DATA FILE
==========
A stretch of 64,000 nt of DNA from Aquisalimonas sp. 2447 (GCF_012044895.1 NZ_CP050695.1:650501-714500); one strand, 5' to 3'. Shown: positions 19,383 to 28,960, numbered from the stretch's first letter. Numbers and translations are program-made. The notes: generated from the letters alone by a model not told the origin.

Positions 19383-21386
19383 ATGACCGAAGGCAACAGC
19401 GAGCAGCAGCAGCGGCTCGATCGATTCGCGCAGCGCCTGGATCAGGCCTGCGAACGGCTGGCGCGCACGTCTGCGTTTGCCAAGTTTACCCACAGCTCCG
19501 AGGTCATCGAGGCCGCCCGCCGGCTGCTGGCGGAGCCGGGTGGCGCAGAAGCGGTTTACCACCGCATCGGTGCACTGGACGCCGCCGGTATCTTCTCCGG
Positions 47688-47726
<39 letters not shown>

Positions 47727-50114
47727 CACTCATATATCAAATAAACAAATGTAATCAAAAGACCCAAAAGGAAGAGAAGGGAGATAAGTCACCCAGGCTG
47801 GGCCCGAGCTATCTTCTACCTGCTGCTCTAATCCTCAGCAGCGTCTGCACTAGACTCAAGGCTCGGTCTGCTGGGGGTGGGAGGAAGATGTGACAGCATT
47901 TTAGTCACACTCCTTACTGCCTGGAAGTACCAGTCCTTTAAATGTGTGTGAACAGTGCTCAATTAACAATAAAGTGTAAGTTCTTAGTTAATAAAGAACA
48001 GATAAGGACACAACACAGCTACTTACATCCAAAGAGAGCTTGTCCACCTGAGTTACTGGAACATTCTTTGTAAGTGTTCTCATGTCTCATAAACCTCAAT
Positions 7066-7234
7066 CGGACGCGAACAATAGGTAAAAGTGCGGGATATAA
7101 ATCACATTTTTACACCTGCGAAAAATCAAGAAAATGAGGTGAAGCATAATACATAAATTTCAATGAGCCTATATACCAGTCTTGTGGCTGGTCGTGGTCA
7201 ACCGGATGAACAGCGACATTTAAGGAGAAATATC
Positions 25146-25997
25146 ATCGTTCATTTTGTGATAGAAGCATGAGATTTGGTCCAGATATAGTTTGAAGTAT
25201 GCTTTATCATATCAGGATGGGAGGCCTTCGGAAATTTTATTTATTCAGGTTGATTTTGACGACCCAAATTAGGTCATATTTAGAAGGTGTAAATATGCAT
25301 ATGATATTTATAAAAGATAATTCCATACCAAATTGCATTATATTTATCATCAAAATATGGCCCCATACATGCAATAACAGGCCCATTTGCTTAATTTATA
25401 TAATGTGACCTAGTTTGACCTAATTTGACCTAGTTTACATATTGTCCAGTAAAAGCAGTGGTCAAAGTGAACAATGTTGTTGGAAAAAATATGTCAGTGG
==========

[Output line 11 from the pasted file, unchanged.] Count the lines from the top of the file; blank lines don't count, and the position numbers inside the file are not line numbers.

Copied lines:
47901 TTAGTCACACTCCTTACTGCCTGGAAGTACCAGTCCTTTAAATGTGTGTGAACAGTGCTCAATTAACAATAAAGTGTAAGTTCTTAGTTAATAAAGAACA